Well, a lot of high entertainment people have always used Vegas as their perm. residence. I can name 2 right off the bat. Jerry Lewis and Redd Foxx. Close enough to travel back and forth.
No. It certainly hasn't affected the Dodgers and Angels ability to sign free agents.
Tax returns for pro athletes are incredibly difficult and complex. Tons of w-2's and 1099's to deal with. But ultimately, I've never heard of an athlete from a team sport not sign somewhere because of taxes.
It's not as simple as where they "live" or where they own homes. Taxation of professional athletes is an extremely complex issue. Not only do they potentially owe income taxes in their state of domicile (i.e., state of permanent residence), but they also potentially owe income taxes in every state in which they (a) have a residence, and (b) play a game. For example, in 2012, the Kings played three games in the State of New Jersey and probably spent about 8-10 days in NJ in advance of and between those games. As a result, the Kings players will owe NJ state income taxes based on their earnings attributable to those games.
I don't pretend to know all the ins and outs of this, but this article does a pretty good job of highlighting the issues: Hodgson Russ LLP - The Multistate Tax Quandary for Professional Athletes
I'm sure it enters into their thinking, as it should. Over the term of a long deal on a big money contract it's a very considerable chunk of cash. I've certainly heard it mentioned as one of the considerations for athletes, along with the high price of real estate.
"When a professional athlete plays an away game, he’s likely incurred a tax liability in the state he’s just visited. As mentioned earlier, because of the publicity that surrounds professional sports, tax auditors can easily learn how much athletes earn and where they are when they are earning it. This increased attention by state tax auditors has (somewhat falsely) led the media, the teams, and the fans to believe players are subject to special 'jock taxes.' In fact, nonresident professional athletes are subjected to income taxation under the principles generally applied to all nonresidents. They just make way more money than the typical taxpayer, so their issues get all the attention."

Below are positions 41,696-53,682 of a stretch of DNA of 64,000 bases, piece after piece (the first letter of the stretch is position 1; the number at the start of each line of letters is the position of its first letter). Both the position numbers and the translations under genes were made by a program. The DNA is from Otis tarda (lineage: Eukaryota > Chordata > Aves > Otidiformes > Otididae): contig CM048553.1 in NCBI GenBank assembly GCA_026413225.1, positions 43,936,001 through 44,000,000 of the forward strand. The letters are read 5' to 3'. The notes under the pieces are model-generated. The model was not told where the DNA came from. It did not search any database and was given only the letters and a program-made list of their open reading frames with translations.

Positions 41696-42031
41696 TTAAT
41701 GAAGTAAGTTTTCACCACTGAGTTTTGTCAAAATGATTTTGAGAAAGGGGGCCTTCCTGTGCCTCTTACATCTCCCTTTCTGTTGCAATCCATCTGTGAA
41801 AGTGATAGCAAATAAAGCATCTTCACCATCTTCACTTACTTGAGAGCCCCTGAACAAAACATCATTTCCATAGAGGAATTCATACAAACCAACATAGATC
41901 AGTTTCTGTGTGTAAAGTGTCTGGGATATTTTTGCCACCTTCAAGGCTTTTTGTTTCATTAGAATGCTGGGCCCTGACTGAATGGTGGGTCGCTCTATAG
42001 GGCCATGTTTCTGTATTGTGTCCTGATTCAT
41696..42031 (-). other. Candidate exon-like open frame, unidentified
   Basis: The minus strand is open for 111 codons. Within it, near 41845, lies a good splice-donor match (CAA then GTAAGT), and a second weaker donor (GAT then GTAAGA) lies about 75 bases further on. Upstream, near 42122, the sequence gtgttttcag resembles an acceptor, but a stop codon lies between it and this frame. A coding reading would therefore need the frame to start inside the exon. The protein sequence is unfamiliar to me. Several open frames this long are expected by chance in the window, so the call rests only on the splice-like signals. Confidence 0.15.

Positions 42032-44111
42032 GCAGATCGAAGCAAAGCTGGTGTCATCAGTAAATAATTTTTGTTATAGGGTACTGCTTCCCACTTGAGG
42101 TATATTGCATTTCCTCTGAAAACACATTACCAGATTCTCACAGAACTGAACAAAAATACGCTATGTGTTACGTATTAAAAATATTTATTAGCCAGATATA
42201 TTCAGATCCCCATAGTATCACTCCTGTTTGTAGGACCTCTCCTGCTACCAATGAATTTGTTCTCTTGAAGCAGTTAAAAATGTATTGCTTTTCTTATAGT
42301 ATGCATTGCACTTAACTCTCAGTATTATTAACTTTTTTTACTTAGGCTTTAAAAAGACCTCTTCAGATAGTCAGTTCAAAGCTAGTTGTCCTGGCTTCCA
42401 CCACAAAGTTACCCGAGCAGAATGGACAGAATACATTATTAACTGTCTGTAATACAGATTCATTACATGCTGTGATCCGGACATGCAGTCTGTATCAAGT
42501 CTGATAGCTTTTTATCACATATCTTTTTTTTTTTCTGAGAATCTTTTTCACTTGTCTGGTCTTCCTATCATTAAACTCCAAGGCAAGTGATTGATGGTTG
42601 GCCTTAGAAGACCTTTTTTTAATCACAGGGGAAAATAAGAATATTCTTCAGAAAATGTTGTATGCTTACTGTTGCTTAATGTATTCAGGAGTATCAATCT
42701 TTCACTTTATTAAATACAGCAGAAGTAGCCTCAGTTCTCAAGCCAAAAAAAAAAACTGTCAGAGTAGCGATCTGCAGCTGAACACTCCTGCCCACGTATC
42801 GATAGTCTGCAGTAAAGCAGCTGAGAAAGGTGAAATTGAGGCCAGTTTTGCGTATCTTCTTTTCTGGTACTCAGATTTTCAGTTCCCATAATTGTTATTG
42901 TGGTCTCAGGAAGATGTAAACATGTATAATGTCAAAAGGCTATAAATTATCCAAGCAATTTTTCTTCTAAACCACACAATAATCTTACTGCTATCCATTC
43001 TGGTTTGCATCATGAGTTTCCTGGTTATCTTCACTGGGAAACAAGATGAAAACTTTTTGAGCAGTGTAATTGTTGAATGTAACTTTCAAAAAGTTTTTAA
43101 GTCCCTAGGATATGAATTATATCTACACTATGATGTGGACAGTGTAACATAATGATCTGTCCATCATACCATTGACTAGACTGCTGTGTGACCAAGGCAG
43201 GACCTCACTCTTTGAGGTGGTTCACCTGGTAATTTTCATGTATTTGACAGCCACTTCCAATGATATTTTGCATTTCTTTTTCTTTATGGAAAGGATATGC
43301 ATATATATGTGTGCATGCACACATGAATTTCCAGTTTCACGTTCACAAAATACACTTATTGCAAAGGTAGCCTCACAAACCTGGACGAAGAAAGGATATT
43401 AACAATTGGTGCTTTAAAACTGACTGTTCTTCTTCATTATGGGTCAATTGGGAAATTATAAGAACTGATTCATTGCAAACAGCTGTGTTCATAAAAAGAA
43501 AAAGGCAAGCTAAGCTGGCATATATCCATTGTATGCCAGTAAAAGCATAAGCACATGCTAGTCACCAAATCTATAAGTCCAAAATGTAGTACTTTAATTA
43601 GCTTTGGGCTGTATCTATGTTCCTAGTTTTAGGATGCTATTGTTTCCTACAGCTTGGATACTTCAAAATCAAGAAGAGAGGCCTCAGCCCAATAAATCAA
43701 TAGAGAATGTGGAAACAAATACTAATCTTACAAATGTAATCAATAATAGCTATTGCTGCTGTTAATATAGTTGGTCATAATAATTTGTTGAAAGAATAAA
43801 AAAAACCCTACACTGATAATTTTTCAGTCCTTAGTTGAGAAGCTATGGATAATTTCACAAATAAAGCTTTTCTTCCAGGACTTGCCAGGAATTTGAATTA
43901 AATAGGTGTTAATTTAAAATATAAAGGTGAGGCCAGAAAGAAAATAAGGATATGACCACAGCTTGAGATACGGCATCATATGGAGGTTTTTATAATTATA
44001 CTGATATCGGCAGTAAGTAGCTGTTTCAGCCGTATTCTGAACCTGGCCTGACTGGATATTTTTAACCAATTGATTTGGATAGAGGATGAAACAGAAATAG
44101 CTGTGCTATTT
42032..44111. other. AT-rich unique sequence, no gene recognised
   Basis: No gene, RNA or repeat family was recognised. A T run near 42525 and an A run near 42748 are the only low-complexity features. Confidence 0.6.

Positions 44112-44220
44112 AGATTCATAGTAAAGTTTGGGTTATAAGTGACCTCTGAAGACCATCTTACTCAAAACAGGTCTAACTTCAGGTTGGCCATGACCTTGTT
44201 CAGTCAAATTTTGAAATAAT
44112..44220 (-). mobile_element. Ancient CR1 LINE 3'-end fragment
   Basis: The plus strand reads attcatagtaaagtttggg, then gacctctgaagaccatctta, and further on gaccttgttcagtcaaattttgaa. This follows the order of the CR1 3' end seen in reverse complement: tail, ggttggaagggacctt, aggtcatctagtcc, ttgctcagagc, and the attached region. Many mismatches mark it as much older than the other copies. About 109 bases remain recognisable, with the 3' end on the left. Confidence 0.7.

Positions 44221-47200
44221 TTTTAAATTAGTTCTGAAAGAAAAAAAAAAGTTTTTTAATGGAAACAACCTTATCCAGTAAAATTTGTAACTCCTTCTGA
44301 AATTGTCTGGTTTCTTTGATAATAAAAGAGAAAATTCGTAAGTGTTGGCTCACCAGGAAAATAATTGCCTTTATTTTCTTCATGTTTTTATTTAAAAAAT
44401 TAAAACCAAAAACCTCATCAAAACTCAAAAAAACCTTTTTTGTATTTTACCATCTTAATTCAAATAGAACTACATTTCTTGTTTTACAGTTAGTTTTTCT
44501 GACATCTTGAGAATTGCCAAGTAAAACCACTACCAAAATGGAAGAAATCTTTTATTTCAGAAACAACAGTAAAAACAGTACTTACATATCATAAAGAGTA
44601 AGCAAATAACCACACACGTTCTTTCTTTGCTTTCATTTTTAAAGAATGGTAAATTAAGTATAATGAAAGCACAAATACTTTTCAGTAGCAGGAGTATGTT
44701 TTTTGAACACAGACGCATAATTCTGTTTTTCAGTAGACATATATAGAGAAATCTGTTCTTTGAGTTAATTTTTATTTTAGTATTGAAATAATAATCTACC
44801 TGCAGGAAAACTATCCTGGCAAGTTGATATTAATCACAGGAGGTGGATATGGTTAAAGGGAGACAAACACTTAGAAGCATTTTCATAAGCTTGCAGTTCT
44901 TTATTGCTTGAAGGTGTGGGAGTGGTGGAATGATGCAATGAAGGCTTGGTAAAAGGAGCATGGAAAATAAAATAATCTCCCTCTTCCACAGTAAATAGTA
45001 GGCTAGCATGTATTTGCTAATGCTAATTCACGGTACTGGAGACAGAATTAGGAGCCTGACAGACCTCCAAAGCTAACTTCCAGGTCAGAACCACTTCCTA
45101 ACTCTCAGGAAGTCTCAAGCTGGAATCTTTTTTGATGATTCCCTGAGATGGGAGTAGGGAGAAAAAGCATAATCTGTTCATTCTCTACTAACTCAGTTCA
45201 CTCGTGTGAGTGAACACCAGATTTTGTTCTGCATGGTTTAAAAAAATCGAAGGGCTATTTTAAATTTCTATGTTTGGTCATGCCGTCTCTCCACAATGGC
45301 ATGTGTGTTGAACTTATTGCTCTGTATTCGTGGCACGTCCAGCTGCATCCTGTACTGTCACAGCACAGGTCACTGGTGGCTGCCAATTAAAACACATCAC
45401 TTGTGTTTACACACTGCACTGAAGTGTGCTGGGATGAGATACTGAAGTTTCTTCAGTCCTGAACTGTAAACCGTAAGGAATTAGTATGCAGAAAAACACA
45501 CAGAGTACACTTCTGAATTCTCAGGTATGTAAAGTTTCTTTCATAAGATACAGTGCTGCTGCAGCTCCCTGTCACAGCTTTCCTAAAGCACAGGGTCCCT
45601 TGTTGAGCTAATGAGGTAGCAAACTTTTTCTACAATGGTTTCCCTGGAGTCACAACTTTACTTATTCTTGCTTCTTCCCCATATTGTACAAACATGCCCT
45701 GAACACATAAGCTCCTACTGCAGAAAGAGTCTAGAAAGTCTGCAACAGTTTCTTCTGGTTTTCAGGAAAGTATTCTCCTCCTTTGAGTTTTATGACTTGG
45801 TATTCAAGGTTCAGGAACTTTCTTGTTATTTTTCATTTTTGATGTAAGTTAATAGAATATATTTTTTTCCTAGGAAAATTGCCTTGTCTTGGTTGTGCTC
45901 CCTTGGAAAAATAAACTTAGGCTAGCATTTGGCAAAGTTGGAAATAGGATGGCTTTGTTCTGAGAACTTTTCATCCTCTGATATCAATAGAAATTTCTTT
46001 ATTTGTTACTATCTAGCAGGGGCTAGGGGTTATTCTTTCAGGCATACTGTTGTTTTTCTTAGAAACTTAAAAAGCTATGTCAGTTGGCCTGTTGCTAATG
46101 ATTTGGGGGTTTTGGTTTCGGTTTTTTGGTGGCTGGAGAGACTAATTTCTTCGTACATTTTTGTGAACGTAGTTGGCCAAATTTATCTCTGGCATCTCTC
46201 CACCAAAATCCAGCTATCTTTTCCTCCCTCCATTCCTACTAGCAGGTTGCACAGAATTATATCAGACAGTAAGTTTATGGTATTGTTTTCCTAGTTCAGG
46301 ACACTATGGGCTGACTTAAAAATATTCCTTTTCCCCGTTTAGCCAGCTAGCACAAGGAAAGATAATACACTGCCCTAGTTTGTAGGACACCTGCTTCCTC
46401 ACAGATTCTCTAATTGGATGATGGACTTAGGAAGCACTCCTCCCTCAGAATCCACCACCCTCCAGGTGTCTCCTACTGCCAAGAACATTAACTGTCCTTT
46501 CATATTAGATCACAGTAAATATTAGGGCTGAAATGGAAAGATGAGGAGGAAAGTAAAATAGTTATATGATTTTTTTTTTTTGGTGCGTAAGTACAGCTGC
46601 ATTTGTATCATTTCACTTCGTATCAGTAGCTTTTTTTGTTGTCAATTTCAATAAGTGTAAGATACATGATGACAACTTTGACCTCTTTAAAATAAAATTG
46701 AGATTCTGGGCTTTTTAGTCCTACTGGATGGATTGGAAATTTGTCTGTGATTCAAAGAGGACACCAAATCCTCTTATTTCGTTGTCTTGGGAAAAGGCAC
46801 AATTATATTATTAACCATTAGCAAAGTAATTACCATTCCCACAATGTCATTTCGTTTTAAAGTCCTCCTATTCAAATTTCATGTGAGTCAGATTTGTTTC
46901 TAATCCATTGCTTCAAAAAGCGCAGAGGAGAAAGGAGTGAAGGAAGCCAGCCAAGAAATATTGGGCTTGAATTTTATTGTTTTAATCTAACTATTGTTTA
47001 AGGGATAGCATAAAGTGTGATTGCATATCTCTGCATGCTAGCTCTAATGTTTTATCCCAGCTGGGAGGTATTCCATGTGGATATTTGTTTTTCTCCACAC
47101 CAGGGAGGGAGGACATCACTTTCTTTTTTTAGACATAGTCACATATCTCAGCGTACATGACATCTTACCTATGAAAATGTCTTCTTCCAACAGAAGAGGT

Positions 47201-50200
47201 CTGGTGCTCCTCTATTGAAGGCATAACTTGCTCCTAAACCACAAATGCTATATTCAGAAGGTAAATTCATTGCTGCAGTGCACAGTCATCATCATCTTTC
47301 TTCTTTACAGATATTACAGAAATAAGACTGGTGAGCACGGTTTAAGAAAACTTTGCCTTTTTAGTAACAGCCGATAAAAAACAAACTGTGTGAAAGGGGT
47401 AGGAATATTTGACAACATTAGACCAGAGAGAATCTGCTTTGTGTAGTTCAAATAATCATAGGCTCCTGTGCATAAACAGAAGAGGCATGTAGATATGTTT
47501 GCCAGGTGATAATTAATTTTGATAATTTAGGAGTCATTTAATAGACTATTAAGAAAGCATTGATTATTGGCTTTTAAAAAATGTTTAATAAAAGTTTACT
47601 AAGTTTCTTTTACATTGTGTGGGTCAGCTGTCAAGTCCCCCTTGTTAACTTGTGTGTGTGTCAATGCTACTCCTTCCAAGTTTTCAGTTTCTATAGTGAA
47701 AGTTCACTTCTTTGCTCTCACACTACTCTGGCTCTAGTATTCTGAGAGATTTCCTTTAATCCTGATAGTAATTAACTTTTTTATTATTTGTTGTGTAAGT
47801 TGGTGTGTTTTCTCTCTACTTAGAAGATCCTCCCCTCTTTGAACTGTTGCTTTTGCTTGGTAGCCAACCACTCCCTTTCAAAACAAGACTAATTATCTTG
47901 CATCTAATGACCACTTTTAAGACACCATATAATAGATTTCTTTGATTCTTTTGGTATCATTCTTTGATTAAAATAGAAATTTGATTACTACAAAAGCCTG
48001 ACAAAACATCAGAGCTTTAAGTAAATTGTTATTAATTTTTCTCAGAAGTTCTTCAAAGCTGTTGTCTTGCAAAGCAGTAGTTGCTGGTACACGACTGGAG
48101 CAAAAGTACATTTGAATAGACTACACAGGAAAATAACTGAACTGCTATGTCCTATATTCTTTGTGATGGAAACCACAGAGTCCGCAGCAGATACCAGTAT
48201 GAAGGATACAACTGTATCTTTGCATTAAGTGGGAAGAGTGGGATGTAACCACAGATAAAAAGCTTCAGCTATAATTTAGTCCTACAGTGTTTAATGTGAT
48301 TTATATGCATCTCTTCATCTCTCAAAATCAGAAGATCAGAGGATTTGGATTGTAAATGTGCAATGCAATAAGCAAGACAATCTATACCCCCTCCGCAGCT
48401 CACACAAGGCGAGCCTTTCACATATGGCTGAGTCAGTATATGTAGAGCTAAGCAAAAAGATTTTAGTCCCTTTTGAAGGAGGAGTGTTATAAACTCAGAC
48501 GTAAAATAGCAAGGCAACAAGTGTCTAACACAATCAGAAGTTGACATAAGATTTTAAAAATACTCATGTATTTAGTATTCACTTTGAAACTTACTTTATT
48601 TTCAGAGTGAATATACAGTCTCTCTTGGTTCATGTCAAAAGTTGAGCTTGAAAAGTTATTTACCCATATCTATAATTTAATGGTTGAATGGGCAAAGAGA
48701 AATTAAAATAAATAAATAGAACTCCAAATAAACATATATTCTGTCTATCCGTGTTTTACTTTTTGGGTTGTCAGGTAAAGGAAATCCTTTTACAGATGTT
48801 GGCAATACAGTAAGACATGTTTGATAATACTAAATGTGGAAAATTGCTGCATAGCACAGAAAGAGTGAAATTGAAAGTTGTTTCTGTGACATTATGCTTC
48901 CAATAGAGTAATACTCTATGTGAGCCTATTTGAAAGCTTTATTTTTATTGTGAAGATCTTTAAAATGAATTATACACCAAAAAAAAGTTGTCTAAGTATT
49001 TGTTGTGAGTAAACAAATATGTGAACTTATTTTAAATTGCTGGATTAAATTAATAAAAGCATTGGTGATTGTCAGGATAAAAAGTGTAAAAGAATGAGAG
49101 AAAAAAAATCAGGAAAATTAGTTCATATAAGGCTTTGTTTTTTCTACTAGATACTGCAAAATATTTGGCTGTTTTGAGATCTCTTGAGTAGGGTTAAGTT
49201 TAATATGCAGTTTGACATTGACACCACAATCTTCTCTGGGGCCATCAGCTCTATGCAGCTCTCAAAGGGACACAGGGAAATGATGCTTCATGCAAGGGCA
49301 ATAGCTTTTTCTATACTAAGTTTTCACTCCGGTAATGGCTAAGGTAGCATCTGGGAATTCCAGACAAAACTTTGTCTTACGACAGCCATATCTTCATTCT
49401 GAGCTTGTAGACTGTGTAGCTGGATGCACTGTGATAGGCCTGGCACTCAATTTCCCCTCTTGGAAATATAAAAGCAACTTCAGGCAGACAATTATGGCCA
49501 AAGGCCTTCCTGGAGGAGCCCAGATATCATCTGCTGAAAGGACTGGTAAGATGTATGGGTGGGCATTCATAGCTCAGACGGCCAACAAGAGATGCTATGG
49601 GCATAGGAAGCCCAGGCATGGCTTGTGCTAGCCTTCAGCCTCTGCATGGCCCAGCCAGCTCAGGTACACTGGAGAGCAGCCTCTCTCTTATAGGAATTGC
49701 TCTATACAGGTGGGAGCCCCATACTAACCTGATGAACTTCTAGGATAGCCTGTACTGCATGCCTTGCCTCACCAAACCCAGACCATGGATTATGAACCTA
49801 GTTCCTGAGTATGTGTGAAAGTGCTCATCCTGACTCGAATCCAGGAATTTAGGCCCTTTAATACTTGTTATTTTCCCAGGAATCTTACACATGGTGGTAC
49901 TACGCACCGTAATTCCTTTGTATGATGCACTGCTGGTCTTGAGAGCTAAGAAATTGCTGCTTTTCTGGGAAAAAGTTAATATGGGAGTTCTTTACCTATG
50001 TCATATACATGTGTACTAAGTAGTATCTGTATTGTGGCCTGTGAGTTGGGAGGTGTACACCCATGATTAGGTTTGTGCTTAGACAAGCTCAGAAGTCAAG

As to your own situation, it's possible that your employer had an obligation to withhold from your checks based on those other states' laws and that you had an obligation to file non-resident tax returns (and possibly pay taxes) in AZ and/or HI (even if you and your employer didn't know those obligations existed). I know that, where a portion of one's income is taxed in another state, one may be able to reduce one's California taxable income as a result, so may come out as a wash or one could even end up saving money since most other states' income taxes are lower. The difference, as the article suggests, is that (I assume) you're not a high profile person earning in the high 6-7 figure range, so the odds of someone like you getting tagged for this are probably negligible. But, like I said, I don't pretend to know all the ins and outs of this and am definitely not a tax guy.
I worked in different states back in the day. Few weeks or a couple of months here and there. Didn't get taxed either, problem is I didn't make enough in that calander year to meet the state's minimum tax level.
Trust me, roll into Arizona 4 times a season, earn 200K worth of game checks, they will look for your you.